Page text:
Tracing your genealogy has become a popular hobby in the United States. More than 1 million people around the country have taken these tests. Shows like PBS's Finding Your Roots have shown the public how much information you can find out about your family tree with a simple DNA test.
It might be surprising that genetic sleuthing has become part of pop culture, but it probably isn't so shocking that this has become particularly important to one demographic. African-Americans of all different backgrounds were intentionally divorced from their ancestral stories by the slave trade and all that followed.
Author and Columbia sociology professor Alondra Nelson's new book The Social Life Of DNA looks at the interest in genetic ancestry tracing from the African-American community.
In an interview with NPR's Michel Martin, Nelson considers how this technology is changing the way many African-Americans see themselves and their place in the American story.
Interview highlights below contain some web-only answers. Click the audio link above to hear the whole interview.
On African-Americans' skepticism of medical testing
How does a community that had really been the object of scientific and medical scrutiny for generations — with really negative outcomes — come to see science and technology as a positive thing, or something that can be used for self-knowledge and liberation? That was a question for me as well.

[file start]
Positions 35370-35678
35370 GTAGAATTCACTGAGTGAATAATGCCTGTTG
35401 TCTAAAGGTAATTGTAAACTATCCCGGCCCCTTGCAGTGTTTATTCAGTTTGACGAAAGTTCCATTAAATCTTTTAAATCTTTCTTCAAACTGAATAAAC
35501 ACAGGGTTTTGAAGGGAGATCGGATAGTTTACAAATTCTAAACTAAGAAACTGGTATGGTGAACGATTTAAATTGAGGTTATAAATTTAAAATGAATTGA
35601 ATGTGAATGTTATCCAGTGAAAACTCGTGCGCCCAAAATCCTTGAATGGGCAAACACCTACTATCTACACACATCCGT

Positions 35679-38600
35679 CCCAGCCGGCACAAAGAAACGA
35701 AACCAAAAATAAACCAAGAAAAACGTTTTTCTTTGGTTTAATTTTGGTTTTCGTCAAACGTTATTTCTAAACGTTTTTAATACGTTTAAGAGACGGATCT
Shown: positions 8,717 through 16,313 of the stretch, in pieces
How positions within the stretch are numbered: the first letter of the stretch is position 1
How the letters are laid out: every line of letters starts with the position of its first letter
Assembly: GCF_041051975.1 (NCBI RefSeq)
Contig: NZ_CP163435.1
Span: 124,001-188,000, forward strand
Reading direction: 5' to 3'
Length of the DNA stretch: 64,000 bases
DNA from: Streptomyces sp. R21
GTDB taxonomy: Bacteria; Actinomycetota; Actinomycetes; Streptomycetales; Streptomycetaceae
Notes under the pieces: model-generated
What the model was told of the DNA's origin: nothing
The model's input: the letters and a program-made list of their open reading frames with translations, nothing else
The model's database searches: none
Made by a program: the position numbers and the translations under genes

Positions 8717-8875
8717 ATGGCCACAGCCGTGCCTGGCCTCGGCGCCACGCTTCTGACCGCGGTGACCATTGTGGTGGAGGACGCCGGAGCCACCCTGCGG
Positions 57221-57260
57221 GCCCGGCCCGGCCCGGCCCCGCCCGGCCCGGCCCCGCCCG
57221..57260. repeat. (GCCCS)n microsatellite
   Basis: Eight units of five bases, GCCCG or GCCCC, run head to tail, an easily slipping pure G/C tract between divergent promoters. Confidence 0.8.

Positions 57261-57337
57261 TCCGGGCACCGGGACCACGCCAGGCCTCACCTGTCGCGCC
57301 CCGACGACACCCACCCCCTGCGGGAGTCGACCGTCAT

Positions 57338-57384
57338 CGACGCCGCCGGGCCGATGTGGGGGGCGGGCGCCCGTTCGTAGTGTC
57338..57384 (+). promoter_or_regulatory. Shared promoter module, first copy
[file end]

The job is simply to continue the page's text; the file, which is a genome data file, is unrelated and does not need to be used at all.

And what I discovered over the course of this decade of research is that people find the stakes are really high, but they also find that the benefits are really high for communities. ...
Many people talk to me about living their whole lives wanting to know who they were, in the sense of who they were before the slave trade, who they were with regards to African ancestry. And to have this as a prevailing question for your whole life means that if you can find something that might help you answer that question, that it might be worth making the leap, despite that history.
On using the DNA technology for those seeking reparations for slavery